Share on Facebook

Share on Twitter

Share on LinkedIn

Share on Email

Share More

Key Takeaways

  • High Court refused to entertain a writ petition since an alternate remedy was available and because the dispute involved a question of fact which was not amenable in the writ jurisdiction of the High Court.
  • The case went to the Supreme court where the court declared that in certain cases, even when an alternate remedy is available, the High Court has writ jurisdiction.
  • Further there was no adjudication of facts found necessary in the case. The case was referred back to the High Court.

Facts

  • In the case of, Magadh Sugar & Energy Ltd. v. The State of Bihar & Ors., the appellant was a sugar mill company, engaged in the manufacture of sugar, and production of electricity from the waste of sugarcane produced.
  • The appellant supplies electricity to the Bihar State Electricity Board (BSEB), which undertakes the business of distributing electricity. Under the Bihar Electricity Duty Act 1948, the appellant was charged a duty and penalty on the electricity supplied to BSEB.
  • This was challenged before the High Court which stated that the dispute involved a question of fact which the High Court cannot entertain in the writ jurisdiction, it also observed an alternate remedy was available under the act.
  • The present suit has arisen out of the High Court’s refusal to entertain the plea.

Supreme Court’s Observation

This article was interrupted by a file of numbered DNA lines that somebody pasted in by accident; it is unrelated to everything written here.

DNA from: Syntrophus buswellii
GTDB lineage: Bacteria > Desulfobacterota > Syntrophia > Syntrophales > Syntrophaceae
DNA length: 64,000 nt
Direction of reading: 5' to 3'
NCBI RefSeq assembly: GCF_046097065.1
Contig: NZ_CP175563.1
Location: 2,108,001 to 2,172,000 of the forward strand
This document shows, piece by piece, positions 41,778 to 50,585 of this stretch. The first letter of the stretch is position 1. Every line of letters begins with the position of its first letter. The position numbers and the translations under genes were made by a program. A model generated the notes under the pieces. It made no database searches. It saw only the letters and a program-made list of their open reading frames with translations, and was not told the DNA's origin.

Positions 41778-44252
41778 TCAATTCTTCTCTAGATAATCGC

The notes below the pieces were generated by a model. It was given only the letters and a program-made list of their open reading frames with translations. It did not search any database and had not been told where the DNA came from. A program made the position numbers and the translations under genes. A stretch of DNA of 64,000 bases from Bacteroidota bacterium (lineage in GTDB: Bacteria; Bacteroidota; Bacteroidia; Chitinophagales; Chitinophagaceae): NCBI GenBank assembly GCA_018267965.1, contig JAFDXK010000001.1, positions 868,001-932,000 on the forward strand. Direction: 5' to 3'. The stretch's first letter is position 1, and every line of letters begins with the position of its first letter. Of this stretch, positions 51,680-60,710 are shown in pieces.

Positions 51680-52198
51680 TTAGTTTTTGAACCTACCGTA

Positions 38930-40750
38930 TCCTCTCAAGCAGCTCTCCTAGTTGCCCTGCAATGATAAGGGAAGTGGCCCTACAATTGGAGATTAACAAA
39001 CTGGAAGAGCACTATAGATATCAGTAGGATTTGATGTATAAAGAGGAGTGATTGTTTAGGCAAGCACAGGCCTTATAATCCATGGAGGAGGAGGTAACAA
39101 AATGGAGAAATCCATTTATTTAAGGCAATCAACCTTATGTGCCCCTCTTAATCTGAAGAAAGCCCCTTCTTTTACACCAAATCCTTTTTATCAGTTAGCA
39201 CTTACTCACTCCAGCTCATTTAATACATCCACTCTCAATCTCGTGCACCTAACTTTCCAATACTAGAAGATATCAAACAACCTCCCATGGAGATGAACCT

• The Supreme Court observed that the High court was entrusted with interpreting the phrases under contention in this suit. The issues raised were questions of law and there was no adjudication on facts needed in the present case.
  • The Supreme Court Bench referred to many cases before concluding that the existence of an alternate remedy does not stop the High Court from exercising its jurisdiction.
  • Although when an alternate remedy exists, High Court can redirect a petition, there are certain exceptions to the rule of alternate remedy. This includes, inter alia, a situation where proceedings are wholly without jurisdiction. Since the contention is the present plea is the state government’s power to levy tax, the Supreme court found that the High Court can exercise its writ jurisdiction.
  • The Supreme Court declined to entertain the writ petition and found it appropriate to restore it to the High Court for a fresh determination.

Questions

  • When can a High Court exercise Writ jurisdiction despite the existence on an alternate remedy?
  • Under which article of the constitution is High Court’s Writ Jurisdiction found?
"Loved reading this piece by Rheaa Nair?
Join LAWyersClubIndia's network for daily News Updates, Judgment Summaries, Articles, Forum Threads, Online Law Courses, and MUCH MORE!!"




Tags :

  Views  43  Report



Comments
img
Post a Suggestion for LCI Team
Post a Legal Query